Which is a good thing when the story gets a bit slack here and there. The weakest part is a ship full of happy prostitutes who remind us what an unabashed male fantasist MacDonald could be, even when it hurt his story. The best part is a deepening of McGee's tie with his financially minded companion, the wry Meyer, who makes for a worthy sounding board for the book's longer philosophical stretches. There is a lot of philosophizing here.

"The real guilt is being a human being," MacDonald has McGee observe. "That is the horrible reality which bugs us all. Wolves, as a class, are cleaner, more industrious, far less savage, and kinder to each other and their young."

Better McGee novels tie down such thoughts to firmer narratives, but "A Tan And Sandy Silence" is a gripping read even when it's not holding together that well as a story. As a visit with an old friend who is facing the prospect of getting older with less than his usual suavity, "Tan" has a good deal going for it. If you are following the McGee series, and don't mind a few loose ends, you may feel your interest for Travis deepening after reading this book.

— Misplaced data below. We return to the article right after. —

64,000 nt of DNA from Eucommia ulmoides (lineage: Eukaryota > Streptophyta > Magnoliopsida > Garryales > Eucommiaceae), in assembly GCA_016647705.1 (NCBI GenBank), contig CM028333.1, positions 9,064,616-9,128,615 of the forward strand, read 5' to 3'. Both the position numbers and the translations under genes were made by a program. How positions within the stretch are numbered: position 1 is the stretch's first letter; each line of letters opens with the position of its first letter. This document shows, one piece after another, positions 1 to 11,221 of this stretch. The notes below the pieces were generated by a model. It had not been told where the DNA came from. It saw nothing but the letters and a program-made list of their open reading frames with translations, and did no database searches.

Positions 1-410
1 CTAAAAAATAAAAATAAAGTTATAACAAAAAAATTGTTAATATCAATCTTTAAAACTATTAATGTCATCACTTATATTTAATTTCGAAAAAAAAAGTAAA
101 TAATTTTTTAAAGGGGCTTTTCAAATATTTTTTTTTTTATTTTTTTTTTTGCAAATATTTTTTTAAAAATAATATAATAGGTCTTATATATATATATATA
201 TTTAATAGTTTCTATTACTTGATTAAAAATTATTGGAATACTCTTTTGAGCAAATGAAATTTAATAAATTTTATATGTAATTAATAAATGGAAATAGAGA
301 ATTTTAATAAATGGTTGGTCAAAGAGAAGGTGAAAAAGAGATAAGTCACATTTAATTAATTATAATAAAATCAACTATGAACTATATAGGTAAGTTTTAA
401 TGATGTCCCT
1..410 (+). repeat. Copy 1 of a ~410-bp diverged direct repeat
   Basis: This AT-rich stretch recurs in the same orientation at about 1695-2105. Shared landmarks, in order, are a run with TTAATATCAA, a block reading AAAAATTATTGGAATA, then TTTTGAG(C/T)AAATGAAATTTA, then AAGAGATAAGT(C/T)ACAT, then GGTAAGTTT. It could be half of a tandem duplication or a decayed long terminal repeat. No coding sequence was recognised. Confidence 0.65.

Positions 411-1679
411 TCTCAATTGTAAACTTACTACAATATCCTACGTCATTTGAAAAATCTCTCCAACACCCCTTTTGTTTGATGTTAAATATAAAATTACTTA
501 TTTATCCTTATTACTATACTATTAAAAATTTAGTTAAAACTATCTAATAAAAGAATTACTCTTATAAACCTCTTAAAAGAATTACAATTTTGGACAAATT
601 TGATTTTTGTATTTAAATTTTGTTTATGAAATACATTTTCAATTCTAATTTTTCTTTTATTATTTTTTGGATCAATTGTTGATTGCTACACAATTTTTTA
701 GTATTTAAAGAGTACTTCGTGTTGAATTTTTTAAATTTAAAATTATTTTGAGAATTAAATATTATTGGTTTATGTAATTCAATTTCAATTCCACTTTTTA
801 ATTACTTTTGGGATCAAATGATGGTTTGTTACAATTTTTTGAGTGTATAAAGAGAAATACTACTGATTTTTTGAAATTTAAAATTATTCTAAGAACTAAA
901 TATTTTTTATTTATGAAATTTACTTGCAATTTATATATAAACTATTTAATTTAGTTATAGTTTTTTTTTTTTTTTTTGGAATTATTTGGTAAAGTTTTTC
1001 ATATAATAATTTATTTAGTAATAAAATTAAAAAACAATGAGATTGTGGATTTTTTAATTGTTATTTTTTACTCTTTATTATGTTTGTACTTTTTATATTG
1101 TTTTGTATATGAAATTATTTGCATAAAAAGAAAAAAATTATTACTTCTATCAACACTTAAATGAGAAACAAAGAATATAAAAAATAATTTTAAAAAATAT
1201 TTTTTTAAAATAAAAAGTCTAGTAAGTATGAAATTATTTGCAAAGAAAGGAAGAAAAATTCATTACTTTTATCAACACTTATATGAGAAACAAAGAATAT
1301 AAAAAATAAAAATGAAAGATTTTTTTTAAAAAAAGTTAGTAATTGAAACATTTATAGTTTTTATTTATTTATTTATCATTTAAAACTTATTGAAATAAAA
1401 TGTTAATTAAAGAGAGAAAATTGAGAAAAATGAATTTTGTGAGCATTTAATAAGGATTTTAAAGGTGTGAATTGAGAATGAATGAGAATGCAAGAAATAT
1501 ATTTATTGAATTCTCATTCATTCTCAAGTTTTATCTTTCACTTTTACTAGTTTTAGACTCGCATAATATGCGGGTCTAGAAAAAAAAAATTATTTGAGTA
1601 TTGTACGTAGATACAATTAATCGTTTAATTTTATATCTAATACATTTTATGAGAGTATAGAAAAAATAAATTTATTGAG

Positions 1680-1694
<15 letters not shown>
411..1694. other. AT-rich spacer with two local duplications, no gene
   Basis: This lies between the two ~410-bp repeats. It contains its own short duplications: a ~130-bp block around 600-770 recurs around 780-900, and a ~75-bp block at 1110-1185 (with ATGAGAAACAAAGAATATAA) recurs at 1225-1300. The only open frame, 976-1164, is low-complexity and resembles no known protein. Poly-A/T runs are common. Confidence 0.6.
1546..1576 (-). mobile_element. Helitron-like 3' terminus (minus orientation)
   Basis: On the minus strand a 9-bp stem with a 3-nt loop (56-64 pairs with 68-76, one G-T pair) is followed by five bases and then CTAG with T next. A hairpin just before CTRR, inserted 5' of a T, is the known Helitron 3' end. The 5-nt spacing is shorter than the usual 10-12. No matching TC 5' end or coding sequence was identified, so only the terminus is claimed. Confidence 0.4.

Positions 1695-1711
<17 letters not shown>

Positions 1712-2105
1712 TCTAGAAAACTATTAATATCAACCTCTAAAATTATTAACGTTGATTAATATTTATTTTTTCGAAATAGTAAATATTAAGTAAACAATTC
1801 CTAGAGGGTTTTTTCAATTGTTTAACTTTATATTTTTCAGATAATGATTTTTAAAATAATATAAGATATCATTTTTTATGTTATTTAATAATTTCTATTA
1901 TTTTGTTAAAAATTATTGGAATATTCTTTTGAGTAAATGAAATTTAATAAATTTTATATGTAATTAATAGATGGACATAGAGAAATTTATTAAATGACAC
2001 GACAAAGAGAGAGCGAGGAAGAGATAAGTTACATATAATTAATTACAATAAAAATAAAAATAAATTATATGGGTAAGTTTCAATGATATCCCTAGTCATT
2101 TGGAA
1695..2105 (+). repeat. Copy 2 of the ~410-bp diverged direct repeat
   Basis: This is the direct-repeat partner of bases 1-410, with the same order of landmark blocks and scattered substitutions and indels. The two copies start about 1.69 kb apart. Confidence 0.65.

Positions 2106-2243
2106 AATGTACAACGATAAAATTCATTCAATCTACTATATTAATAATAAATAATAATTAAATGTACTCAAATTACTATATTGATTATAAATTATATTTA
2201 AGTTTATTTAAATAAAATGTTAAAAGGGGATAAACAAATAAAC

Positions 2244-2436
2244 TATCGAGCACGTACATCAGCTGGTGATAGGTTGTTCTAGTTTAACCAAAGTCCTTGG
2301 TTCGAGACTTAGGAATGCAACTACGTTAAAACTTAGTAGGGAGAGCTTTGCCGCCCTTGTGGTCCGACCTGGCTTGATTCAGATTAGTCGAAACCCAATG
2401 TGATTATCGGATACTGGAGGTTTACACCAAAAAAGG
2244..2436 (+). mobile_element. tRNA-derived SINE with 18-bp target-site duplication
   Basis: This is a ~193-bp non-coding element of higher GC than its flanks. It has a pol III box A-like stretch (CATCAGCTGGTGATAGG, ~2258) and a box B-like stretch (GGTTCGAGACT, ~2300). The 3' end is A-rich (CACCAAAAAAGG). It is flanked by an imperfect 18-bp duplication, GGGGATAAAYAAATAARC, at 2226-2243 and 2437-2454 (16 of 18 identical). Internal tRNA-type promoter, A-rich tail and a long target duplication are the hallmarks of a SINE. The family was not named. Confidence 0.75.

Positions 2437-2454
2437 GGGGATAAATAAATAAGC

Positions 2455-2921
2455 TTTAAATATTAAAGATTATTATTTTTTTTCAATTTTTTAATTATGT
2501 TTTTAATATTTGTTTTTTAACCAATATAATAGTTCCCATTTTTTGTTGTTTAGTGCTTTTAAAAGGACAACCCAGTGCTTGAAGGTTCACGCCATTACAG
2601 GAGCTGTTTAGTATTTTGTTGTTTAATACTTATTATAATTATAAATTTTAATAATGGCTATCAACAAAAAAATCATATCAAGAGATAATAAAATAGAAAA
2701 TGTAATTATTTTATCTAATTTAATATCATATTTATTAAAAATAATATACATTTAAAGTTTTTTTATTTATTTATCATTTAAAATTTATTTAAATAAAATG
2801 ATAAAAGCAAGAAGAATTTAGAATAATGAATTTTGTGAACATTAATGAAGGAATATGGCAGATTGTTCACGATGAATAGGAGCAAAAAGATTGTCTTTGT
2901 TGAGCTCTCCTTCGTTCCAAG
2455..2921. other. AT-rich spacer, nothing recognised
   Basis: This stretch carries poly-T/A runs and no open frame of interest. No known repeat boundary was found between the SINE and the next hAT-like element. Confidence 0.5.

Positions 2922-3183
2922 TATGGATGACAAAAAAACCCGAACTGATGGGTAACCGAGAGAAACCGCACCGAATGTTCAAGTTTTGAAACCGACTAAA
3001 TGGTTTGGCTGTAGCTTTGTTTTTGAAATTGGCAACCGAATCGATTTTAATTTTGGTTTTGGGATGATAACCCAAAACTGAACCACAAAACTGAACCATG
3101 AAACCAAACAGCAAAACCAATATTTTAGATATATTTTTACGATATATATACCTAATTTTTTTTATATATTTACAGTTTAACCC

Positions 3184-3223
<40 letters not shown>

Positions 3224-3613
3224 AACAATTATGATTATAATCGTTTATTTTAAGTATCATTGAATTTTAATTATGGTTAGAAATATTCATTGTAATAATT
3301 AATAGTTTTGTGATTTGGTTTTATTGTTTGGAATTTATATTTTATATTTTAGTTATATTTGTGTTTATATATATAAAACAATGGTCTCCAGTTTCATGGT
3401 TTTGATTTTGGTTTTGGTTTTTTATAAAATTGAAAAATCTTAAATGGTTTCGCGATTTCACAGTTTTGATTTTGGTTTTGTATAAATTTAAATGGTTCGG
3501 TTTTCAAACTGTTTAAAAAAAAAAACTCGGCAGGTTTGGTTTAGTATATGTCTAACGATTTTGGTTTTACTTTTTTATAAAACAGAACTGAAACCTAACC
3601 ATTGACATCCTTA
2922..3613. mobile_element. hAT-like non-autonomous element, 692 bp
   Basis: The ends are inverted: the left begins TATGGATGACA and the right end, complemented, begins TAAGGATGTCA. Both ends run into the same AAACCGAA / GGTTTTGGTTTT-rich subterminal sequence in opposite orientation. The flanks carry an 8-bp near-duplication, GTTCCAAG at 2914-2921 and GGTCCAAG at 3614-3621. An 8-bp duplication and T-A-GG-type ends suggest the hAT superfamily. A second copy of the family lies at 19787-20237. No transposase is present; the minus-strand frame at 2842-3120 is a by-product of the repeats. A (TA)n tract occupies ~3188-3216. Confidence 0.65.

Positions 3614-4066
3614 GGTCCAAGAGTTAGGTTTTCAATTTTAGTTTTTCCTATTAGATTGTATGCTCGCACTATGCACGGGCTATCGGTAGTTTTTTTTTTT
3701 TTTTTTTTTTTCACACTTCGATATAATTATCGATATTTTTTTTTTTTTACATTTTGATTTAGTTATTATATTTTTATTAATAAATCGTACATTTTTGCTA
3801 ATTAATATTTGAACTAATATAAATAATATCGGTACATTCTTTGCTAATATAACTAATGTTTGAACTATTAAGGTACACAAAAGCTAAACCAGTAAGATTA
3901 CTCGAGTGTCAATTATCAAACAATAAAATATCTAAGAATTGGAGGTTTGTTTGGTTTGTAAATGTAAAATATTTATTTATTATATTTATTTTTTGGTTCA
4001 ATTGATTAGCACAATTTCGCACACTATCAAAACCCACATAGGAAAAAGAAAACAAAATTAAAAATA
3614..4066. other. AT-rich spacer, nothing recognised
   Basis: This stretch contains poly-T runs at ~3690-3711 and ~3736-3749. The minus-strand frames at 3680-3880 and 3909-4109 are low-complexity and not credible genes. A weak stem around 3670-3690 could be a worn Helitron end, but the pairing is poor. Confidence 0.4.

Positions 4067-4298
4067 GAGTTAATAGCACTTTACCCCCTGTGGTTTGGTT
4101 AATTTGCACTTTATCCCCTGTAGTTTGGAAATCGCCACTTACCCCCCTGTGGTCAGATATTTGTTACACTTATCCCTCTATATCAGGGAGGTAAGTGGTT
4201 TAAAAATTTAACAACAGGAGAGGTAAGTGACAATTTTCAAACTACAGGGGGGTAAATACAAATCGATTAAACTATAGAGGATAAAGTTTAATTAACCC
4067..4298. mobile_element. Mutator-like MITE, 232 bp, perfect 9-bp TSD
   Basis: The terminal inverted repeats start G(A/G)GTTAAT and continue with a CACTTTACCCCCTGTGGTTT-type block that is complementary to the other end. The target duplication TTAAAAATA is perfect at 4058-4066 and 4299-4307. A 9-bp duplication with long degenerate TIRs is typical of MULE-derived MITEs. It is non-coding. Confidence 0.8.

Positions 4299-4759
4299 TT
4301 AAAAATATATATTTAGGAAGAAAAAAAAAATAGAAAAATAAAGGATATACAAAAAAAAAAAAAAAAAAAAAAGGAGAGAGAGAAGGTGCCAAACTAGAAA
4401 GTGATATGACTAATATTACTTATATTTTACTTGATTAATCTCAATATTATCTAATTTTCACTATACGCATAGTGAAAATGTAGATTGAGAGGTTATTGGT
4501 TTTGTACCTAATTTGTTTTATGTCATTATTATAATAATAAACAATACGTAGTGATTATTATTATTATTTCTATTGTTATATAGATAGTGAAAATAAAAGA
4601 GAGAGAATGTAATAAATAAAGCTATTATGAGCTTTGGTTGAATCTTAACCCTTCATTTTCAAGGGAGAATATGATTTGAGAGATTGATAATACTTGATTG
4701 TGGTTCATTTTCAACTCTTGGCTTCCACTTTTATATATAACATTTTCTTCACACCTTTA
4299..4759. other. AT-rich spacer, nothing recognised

2 of 2 people found the following review helpful
3.0 out of 5 stars Love it or hate it, you will not forget it. June 11 2008
By Michael G. - Published on Amazon.com
Format:Mass Market Paperback
A Tan and Sandy Silence is certainly not the best book John D. MacDonald ever authored. In fact, some may find it way too dark and unsettingly disturbing. Others may object to it for a host of very legitimate reasons. But I daresay that even those readers who find themselves hating this Travis McGee novel still will have to admit it is a substantive, unforgettable read.